Nathan Johan On September - 19 - 2014

9-11 cross

I sat in my seat puzzled. What am I going to write about, I wondered, amidst the din of noise in my English Composition class. The teacher required us to write a research paper about a topic. After some mulling and thinking, I finally decided upon a topic: 9/11.

Many of us in the guild can remember what happened that day: where we were at and what we were doing when the two planes crashed into the Twin Towers, knocking them down and killing close to 3,000 people. A third plane later crashed into the Pentagon and a fourth into a field in Pennsylvania. This was indeed a tragic day for America. Many lives and loved ones were lost that day. I remember myself being in Kindergarten when this horrible event occurred and hearing about it over a matter of days.

Many of us also remember the aftermath of 9/11: the PATRIOT Act (which I ultimately focused on for my paper), the wars in Iraq and Afghanistan, and the emergence of the surveillance state (thanks very much, George Orwell, for the predictions!).

As I researched my topic, I pondered upon its similarity to other tragic events in American history: the bombing of Pearl Harbor, Honolulu, in 1941, a scant 60 years before 9/11, and the shooting of cannonade on Fort Sumter in South Carolina in 1861, 140 years before. These events were terrible in their own right, and signaled a beginning of travesty for the nation: Fort Sumter heralded the outset of the American Civil War, and Pearl Harbor, “a day which will live in infamy”, marked America’s entrance into World War II. Both these wars were the bloodiest in American history, with a combined total of 1 million American lives lost. However, good was wrought in the aftermath of both wars – for the Civil War, slavery was abolished and the Second Great Awakening happened; and for World War II, America emerged as the world’s premiere superpower.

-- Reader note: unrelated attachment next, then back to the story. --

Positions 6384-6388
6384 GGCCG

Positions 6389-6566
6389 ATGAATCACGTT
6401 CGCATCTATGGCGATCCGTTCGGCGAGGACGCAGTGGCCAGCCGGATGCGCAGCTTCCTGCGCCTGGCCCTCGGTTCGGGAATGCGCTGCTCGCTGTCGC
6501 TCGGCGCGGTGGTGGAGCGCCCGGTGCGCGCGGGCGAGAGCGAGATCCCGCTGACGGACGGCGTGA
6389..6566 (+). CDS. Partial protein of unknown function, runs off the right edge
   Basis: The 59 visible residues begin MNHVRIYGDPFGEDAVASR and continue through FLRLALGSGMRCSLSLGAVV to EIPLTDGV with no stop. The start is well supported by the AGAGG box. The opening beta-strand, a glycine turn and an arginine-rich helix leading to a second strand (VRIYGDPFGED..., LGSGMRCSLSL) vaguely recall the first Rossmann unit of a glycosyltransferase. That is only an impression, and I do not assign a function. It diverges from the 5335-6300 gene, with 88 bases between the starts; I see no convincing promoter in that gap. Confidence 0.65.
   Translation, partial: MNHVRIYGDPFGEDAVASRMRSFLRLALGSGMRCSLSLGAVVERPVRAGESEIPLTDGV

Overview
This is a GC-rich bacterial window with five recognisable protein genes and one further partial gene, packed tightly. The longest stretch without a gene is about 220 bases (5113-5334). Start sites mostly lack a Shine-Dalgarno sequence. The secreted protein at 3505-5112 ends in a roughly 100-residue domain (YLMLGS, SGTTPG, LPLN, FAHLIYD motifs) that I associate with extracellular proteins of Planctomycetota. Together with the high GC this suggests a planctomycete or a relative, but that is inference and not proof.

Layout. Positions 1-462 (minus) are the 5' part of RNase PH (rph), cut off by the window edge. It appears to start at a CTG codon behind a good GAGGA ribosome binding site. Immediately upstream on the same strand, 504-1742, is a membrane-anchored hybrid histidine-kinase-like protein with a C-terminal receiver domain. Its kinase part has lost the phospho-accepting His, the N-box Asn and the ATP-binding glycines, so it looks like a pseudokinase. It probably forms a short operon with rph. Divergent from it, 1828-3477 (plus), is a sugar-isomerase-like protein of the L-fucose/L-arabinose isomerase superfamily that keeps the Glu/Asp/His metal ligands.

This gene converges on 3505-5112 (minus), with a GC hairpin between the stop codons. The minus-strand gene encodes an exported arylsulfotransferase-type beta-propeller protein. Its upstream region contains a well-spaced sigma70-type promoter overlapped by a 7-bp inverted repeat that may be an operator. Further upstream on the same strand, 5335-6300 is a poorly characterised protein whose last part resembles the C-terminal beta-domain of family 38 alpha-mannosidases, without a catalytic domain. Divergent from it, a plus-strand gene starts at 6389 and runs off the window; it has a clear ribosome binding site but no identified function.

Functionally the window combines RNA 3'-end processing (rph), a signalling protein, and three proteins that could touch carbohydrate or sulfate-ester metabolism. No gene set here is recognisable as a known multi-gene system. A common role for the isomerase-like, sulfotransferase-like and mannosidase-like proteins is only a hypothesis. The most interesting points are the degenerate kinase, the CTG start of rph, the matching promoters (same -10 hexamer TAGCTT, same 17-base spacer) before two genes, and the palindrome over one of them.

9/11 was a very tragic event. Yet we have seen that it is not without historical precedent. If we are to believe the patterns, then we can see that good is on the way for America. There may not be a lot of good going on for the nation right now: a slumped economy; failure in foreign policy; and unrighteousness, vice, ungodliness, and abomination becoming the new “virtues.” However, I do believe revival is on the way for America; and though, in my opinion, America may have to suffer more judgment for her grievous sins (if she’s not already), God will pour out His Spirit upon the United States of America, and we shall see the greatest revival America, and the world, has ever seen (Joel 2:28-29; Acts 2:17-21). Praise God!

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